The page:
Attorney for vehicular homicide cases in tampa, fl

The culpable conduct necessary to sustain proof of manslaughter under section 782.07 is conduct of “a gross and flagrant character, evincing reckless disregard of human life, or of the safety of persons exposed to its dangerous effects, or there is that entire want of care which would raise the presumption of a conscious indifference to consequences, or which shows wantonness or recklessness, or a grossly careless disregard of the safety and welfare of the public, or that reckless indifference to the rights of others which is equivalent to an intentional violation of them.” Id.

The determination of a prima facie case of recklessness in a vehicular homicide case is a fact intensive, ad hoc inquiry. The focus is on the actions of the defendant and, considering the circumstances, whether it was reasonably foreseeable that death or great bodily harm could result.


D.E. v. State, 904 So.2d 558, 562 (Fla. 5th DCA 2005).

Wright v. State, 573 So.2d 998 (Fla. 1st DCA 1991) (evidence was sufficient to sustain a vehicular homicide conviction where defendant had consumed both a full quart and half a six-pack of malt liquor, was travelling approximately 20 mph over the speed limit, was driving in the oncoming lane of traffic to pass another vehicle, and did not attempt to slow down or maneuver to avoid striking the victim);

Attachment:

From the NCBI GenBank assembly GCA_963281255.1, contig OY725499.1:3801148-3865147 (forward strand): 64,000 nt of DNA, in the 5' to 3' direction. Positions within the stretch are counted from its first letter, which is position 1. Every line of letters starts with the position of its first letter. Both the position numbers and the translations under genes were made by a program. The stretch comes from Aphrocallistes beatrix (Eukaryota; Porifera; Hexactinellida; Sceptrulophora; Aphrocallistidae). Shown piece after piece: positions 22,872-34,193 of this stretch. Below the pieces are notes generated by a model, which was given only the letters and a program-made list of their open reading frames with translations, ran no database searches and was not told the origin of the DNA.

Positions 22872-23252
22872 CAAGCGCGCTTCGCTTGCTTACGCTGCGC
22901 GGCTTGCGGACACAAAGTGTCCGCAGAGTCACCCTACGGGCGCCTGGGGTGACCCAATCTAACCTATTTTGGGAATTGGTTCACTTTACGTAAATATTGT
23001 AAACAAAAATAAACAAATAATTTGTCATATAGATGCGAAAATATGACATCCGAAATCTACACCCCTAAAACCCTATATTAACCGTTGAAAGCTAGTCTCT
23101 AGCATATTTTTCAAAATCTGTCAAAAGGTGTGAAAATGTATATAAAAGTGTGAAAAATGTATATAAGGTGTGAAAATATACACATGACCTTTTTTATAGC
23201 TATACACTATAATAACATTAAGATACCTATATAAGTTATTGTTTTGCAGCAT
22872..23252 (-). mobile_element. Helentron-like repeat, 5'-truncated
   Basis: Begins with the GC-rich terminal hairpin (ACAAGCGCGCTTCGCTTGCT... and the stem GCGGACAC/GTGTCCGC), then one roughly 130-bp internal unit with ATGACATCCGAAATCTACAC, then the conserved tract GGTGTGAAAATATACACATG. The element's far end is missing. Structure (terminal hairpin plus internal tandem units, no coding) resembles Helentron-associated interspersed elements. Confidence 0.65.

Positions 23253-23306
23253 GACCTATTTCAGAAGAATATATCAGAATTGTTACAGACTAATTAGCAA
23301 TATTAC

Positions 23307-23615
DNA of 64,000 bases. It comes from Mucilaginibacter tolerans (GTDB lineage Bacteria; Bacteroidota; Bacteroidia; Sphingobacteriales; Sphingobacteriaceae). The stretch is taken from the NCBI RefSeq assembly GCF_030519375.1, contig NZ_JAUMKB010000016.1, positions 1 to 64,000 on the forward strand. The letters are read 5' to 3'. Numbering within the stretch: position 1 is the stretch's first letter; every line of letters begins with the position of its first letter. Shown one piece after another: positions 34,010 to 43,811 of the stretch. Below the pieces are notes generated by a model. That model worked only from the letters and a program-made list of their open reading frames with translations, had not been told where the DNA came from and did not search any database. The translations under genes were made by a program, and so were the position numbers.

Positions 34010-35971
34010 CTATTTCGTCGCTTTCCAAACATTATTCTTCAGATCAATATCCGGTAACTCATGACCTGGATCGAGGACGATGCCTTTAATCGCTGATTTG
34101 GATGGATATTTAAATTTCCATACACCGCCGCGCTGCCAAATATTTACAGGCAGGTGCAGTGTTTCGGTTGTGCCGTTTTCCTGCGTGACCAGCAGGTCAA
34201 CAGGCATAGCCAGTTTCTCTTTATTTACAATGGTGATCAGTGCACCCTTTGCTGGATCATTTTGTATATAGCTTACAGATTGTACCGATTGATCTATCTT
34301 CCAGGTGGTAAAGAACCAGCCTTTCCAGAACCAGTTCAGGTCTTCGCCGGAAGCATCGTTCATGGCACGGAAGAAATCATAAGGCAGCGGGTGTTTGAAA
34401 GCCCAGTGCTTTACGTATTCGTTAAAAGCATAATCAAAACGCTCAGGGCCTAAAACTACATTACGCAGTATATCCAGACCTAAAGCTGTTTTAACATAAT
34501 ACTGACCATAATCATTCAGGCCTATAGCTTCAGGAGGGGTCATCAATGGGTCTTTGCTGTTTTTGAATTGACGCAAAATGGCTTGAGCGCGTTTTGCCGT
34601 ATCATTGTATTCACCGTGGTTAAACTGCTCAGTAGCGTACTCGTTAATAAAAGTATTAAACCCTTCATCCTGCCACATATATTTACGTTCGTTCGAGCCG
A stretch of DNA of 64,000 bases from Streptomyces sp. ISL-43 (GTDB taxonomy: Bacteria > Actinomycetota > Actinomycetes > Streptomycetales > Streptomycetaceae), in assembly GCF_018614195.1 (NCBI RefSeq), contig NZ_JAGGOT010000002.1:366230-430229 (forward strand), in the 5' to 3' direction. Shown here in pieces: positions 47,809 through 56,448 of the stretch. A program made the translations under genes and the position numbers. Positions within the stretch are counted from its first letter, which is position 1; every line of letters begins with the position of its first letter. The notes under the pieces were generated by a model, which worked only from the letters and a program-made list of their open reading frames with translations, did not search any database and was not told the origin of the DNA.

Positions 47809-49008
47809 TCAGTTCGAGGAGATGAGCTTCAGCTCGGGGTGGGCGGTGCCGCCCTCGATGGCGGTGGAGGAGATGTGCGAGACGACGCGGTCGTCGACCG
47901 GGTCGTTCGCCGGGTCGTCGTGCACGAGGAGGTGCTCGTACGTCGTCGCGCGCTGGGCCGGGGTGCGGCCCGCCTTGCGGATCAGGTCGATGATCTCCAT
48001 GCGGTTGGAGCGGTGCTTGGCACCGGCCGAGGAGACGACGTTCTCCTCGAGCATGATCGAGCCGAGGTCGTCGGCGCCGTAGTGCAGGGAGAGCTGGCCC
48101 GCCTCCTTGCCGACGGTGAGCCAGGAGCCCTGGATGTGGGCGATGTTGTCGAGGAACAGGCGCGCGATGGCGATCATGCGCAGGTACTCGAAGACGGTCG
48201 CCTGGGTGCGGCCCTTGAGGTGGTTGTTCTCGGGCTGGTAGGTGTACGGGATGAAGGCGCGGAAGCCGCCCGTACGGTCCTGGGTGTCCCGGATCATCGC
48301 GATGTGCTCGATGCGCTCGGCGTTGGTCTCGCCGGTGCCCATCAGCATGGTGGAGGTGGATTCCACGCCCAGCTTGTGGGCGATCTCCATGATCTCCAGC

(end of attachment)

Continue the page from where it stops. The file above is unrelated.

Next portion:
Our criminal defense lawyers take a scholarly approach to fighting vehicular manslaughter cases including filing motions to suppress evidence, motions to dismiss criminal charges, and motions in limine to exclude prejudicial evidence at trial. The key to obtaining the best result is fighting each aspect of the state’s case and gradual and systematically dismantling the prosecutor’s case piece by piece.

Under § 316.027(2)(c), leaving the scene of a crash with death does not require that the vehicle be operated in any particular manner. To establish the crime of leaving the scene of a crash with death, the State need only prove that the defendant left the scene of a crash which resulted in death—not that the defendant caused the death. § 316.027(2)(c) (requiring only that the crash “results in the death of a person”).

Fleeing or eluding causing serious bodily injury or death under § 316.1935(3)(b) requires that the defendant willfully flee or attempt to elude a law enforcement officer in an authorized law enforcement patrol vehicle, with agency insignia and other jurisdictional markings prominently displayed on the vehicle, with siren and lights activated, and during the course of the fleeing or attempted eluding, the defendant does the following:

Overview of Vehicular Homicide Laws Across the United States – Visit the MADD website to find an overview of the vehicular homicide laws across all 50 states that summarizes the criminal penalties, the name of the charge, the statute number, and the maximum fine. The article explains why the penalties actually imposed can vary from a few days in jail followed by probation to a life sentence.

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